The Evolution of Demand Response Programs

Since its inception, demand response has been a great tool for Independent System Operators (ISOs) to help balance supply and demand at times of system peak or unexpected emergencies on the grid.

In addition to the ISOs, some utilities have also been finding new and innovative ways of using demand response to help address strain on their distribution networks. While many utility-run demand response programs focus on getting at residential loads through smart thermostats, there are also increasing opportunities for commercial and industrial loads to help relieve the system on the distribution level. With more customers adopting distributed energy products such as demand response, utilities are increasingly encouraged to explore non-wires alternatives.

Pennsylvania’s Act 129—which was signed into law in 2008—looks to achieve just that, requiring all of the state’s electric distribution companies to reduce energy consumption and demand. The first phase of the program, which ran through 2013, required utilities to reduce consumption by 3 percent and to cut peak demand by 4.5 percent. The second phase of the program ended earlier this year, and the third phase, which lasts until 2021, is now underway. Utilities in Pennsylvania have all structured demand response programs under PA Act 129 and have run competitive RFPs to procure the megawatts (MW) needed over the next few years.

California has had utility-operated demand response programs open for commercial and industrial participation for the better part of ten years. California’s investor owned utilities have focused primarily on maintaining electric system reliability during times of peak demand and other stresses on the grid. In 2003, the CPUC set a goal of meeting 5 percent of the system’s annual peak energy demand through demand response programs by 2007, according to the state’s Senate Office of Research. While utilities are still operating their own demand response programs, the California system operator has recently set out a new demand response auction mechanism which may yet effect the way in which the utility demand response programs interface with the grid.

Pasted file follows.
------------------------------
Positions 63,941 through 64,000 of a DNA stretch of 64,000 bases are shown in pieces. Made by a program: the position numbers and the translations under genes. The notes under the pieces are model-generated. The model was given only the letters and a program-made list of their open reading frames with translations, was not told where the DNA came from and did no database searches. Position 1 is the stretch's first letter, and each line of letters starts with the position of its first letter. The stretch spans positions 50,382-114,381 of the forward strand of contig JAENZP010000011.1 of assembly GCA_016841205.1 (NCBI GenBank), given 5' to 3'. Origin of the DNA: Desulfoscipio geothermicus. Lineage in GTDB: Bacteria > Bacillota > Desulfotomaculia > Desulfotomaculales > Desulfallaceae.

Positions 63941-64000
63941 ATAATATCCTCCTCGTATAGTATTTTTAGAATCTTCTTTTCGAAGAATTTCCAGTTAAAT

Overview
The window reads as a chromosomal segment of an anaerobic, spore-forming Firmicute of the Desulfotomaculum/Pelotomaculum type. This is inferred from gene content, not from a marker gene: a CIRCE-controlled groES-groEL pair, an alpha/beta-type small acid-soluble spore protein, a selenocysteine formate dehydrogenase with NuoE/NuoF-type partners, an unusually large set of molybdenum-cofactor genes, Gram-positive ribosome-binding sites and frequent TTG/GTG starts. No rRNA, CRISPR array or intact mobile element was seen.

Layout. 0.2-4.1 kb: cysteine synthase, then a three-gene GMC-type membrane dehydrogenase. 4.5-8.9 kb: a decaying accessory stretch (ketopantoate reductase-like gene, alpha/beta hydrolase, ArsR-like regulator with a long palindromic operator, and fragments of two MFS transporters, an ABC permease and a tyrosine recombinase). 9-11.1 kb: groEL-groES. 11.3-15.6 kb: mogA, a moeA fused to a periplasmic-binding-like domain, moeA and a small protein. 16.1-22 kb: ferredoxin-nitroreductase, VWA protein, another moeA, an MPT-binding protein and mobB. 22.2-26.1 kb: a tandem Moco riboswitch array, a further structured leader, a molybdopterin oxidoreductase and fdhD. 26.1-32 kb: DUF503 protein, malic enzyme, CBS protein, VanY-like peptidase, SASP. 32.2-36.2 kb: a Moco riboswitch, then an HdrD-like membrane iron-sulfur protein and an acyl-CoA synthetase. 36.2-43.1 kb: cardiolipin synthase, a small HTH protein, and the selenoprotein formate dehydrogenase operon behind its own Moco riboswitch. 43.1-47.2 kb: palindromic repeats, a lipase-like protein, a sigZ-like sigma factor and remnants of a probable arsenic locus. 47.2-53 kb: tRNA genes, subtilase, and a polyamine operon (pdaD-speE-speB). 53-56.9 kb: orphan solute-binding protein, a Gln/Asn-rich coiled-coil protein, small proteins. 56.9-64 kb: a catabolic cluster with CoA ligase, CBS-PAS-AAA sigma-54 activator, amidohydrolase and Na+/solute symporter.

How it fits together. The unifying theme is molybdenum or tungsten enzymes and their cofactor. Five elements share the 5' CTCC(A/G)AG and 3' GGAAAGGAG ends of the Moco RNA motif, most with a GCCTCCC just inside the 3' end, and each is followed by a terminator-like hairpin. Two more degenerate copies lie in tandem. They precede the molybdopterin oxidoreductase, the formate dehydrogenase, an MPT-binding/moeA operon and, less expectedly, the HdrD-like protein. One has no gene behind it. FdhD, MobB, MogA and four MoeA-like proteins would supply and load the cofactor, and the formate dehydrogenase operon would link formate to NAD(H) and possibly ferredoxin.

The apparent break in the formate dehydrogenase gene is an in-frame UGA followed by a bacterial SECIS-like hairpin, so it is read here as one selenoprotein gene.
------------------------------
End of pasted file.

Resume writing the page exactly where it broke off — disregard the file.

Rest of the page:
In New York, Reforming the Energy Vision (REV)—Governor Cuomo’s comprehensive energy strategy for New York—also promotes demand response programs to be offered by all of the utilities in the state. In 2015, the New York Public Service Commission (NY PSC) ordered the five distribution companies outside of New York City to set up and operate demand response programs. These have been largely modeled after Con Edison’s successful demand response programs: the Distribution Load Relief Program and the Commercial System Relief Program. Both programs offer payments to customers who reduce their energy use in response to Con Edison’s call to curtail their energy use, although the reasons for dispatch, performance obligations and payments often vary.

Most recently, the NY PSC has approved another Demand Response program for New York City: the Brooklyn Queens Demand Management (BQDM) program. Under this initiative, Con Edison is pursuing an alternative to traditional network reinforcement and expansion. While adding another substation would cost more than $1 billion, the proposed BQDM program is expected to cost about $200 million.  Last week, Con Edison ran a demand response auction for BQDM for the summer 2017 and 2018 seasons. Clearing prices were higher than any demand response program to date: a customer in the BQDM region who can curtail 100 kilowatts (kW) of electricity between the hours of 4pm and midnight stands to earn more than a whopping $100,000 per year.[1]

And Con Edison is not alone in exploring demand side management in lieu of traditional network reinforcement. Last month, another New York utility Rochester Gas and Electric issued a request for proposals seeking to defer $11.8 million in substation investment through the use of distributed energy resources and demand response.[2]

While some utilities have been utilizing demand response for years and including it in their integrated resource planning, there is still an element of piloting and exploration associated with these programs. It may take some time for utilities and regulators to identify a repeatable and scalable way to best utilize demand response to meet the specific needs of their networks and to truly maximize the benefits that demand response and load flexibility can provide for their systems. Regardless of how it evolves, end-use customers of all shapes and sizes are willing to participate in these programs as long as they get a share of those benefits.     

About the author: Marina Hod is the Manager of Demand Response Operations at Direct Energy Business.


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